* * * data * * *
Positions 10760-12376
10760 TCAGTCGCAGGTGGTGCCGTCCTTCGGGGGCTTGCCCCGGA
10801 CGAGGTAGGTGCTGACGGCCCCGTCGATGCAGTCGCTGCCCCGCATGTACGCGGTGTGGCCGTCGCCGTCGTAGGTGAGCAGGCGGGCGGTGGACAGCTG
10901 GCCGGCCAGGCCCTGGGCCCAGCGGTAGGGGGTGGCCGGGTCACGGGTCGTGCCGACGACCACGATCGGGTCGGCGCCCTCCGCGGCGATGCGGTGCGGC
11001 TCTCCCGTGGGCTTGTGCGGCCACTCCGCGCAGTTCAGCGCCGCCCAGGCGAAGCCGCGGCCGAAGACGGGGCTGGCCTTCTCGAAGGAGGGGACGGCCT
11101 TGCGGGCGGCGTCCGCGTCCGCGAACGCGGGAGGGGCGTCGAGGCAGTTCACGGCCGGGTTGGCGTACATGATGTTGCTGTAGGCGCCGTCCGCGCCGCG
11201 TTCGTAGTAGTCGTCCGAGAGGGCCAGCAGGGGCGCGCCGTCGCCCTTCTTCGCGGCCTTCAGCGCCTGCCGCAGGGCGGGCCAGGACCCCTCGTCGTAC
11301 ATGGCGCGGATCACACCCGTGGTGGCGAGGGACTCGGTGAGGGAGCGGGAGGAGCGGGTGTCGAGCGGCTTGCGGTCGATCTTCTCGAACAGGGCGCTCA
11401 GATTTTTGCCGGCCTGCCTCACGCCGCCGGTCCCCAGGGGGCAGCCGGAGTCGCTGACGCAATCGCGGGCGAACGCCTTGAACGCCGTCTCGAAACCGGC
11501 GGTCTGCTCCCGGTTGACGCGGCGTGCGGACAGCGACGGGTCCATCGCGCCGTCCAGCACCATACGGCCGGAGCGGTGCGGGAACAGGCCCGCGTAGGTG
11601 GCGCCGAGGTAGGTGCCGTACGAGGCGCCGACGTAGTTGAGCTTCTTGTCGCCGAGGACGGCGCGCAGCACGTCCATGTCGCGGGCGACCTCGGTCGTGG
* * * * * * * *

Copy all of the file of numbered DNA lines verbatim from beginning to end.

Positions 10760-12376
10760 TCAGTCGCAGGTGGTGCCGTCCTTCGGGGGCTTGCCCCGGA
10801 CGAGGTAGGTGCTGACGGCCCCGTCGATGCAGTCGCTGCCCCGCATGTACGCGGTGTGGCCGTCGCCGTCGTAGGTGAGCAGGCGGGCGGTGGACAGCTG
10901 GCCGGCCAGGCCCTGGGCCCAGCGGTAGGGGGTGGCCGGGTCACGGGTCGTGCCGACGACCACGATCGGGTCGGCGCCCTCCGCGGCGATGCGGTGCGGC
11001 TCTCCCGTGGGCTTGTGCGGCCACTCCGCGCAGTTCAGCGCCGCCCAGGCGAAGCCGCGGCCGAAGACGGGGCTGGCCTTCTCGAAGGAGGGGACGGCCT
11101 TGCGGGCGGCGTCCGCGTCCGCGAACGCGGGAGGGGCGTCGAGGCAGTTCACGGCCGGGTTGGCGTACATGATGTTGCTGTAGGCGCCGTCCGCGCCGCG
11201 TTCGTAGTAGTCGTCCGAGAGGGCCAGCAGGGGCGCGCCGTCGCCCTTCTTCGCGGCCTTCAGCGCCTGCCGCAGGGCGGGCCAGGACCCCTCGTCGTAC
11301 ATGGCGCGGATCACACCCGTGGTGGCGAGGGACTCGGTGAGGGAGCGGGAGGAGCGGGTGTCGAGCGGCTTGCGGTCGATCTTCTCGAACAGGGCGCTCA
11401 GATTTTTGCCGGCCTGCCTCACGCCGCCGGTCCCCAGGGGGCAGCCGGAGTCGCTGACGCAATCGCGGGCGAACGCCTTGAACGCCGTCTCGAAACCGGC
11501 GGTCTGCTCCCGGTTGACGCGGCGTGCGGACAGCGACGGGTCCATCGCGCCGTCCAGCACCATACGGCCGGAGCGGTGCGGGAACAGGCCCGCGTAGGTG
11601 GCGCCGAGGTAGGTGCCGTACGAGGCGCCGACGTAGTTGAGCTTCTTGTCGCCGAGGACGGCGCGCAGCACGTCCATGTCGCGGGCGACCTCGGTCGTGG